In the gem world, one type of stone is often given different names for each of its colors, and this gemstone is no exception. Blue zircon is also known as blue brilliant or starlite.


Where to find it?

Zircon occurs as an accessory mineral in acidic magmatic rocks and their metamorphic derivatives. As it is a mechanically strong and chemically stable mineral, weathering detaches it from the parent rock and it becomes concentrated in fluvial gravels in the form of spherical grains.

Blue zircon was one of the favorite gems in the Victorian era so we can see it in many jewels of the time designed by great French firms such as Cartier or Bulgari. Although its greatest advocate was the famous gemologist of Tiffany & Co, George Kunz, who proposed the name "starlite" to promote the igneous nature of the gem.

Zircon like 99% of colored stones is commonly heat treated. Brown zircons can be transformed into colorless or blue through heat treatments. Zircon is a gem with a good hardness on the Mohs scale (6 to 7.5) and tenacity close to that of the diamond. Its deposits extend from Australia to the United States, but the main source of zircons used for jewelry is in Cambodia, near the border with Vietnam, so when cut in brilliant cut it is known as Cambodian Blue Brilliant. They are also found to a greater extent in Burma, Thailand and Sri Lanka. The least important are the deposits in Madagascar, Tasmania, Brazil, and Tanzania.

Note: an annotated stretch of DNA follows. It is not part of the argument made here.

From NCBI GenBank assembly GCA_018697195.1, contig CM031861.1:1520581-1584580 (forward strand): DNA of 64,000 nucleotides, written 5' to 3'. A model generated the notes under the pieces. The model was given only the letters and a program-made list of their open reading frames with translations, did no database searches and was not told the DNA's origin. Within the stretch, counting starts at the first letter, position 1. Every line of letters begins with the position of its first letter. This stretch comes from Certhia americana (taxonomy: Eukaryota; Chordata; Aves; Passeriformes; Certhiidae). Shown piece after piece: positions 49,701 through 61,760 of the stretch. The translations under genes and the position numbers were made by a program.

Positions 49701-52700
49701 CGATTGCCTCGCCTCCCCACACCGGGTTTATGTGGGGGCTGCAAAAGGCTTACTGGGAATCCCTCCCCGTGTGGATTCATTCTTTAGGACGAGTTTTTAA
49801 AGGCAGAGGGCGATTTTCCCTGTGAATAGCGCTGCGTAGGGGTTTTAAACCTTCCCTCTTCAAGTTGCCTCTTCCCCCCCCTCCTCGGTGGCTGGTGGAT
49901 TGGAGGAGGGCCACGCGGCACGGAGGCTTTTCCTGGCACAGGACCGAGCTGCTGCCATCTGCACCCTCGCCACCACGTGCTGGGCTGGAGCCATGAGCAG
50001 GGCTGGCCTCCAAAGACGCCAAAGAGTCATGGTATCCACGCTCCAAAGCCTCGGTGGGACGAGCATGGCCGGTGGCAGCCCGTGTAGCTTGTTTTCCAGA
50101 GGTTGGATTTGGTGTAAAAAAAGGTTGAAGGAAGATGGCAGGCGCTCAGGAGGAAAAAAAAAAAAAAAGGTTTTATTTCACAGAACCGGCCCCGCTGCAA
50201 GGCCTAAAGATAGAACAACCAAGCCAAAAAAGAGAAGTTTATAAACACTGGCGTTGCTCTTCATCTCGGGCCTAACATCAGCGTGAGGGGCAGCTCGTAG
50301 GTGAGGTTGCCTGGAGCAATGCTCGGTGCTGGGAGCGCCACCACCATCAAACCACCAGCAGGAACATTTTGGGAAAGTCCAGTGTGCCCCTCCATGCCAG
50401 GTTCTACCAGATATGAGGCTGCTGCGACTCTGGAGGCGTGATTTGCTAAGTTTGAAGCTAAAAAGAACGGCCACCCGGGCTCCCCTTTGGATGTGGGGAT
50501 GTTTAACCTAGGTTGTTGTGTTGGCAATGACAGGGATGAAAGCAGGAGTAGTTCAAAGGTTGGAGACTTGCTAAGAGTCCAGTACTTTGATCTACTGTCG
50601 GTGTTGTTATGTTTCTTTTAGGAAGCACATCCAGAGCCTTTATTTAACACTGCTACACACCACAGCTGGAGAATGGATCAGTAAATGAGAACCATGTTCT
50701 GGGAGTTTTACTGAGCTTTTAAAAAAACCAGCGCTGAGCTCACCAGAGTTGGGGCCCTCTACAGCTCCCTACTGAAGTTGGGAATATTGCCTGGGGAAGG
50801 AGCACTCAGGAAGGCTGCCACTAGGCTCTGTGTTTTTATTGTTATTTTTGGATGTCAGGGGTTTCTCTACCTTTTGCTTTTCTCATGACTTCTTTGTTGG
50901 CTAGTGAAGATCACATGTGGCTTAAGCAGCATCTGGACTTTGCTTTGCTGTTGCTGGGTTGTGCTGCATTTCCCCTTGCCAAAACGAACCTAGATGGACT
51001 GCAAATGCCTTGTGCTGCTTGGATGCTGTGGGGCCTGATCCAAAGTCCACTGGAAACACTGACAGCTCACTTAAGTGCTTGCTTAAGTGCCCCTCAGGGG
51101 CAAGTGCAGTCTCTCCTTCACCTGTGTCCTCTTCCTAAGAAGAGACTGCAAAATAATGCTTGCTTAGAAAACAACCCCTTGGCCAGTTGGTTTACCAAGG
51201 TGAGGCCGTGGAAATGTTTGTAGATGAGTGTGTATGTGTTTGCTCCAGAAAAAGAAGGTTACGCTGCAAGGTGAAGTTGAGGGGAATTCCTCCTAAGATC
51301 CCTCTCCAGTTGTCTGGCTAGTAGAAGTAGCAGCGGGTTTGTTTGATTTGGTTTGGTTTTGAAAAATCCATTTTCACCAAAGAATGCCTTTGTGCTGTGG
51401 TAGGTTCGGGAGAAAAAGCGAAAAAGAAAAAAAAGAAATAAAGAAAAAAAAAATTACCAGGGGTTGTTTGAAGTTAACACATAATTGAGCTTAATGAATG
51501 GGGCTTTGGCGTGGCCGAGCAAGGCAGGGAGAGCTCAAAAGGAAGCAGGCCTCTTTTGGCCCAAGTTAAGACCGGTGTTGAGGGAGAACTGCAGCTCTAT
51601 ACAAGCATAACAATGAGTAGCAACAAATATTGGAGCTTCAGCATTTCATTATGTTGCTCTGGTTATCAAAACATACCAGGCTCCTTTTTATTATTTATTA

How to care for zircon?

The care and cleaning of zircon is simple, it is best to clean the gemstone with a soft cloth or soft bristle brush and neutral soap. Rinse the zircon with warm or room-temperature water to remove soap residue.

On the other hand, you should avoid using the ultrasonic cleaners used by professionals, especially if you are dealing with blue zircon. Of course, the use of aggressive chemicals or cleaning agents, especially bleach and acid, should be avoided.

All in all, Zircon is a natural gemstone with incredible characteristics, a remarkable gem with wonderful colors and brilliant flashes of light, and a wonderful treasure for jewelry wearers and gem collectors.

In addition, it is considered one of the natal gems of December making it a great gift for anyone born in the last month of the year or for those who appreciate the dazzling fire of its crystals.


Curious facts

  • Natural white zircon is of such interest to geoscientists that it has given rise to a discipline, "zirconology".
  • Its name probably comes from the Persian term "zargun" meaning "gold-colored". It is a delicate gem because it is easily damaged: it is very sensitive to pressure and shocks.


Giving a zircon as a gift

The ideal time is to celebrate the birthday of that special person who was born in December. Similarly, giving jewelry with these gems is a great bet to show that person how special he or she is. At Planderful we have a wide variety of zircon jewelry, whose beauty is as great as a diamond. Visit our website and find the perfect one for you and the women in your life!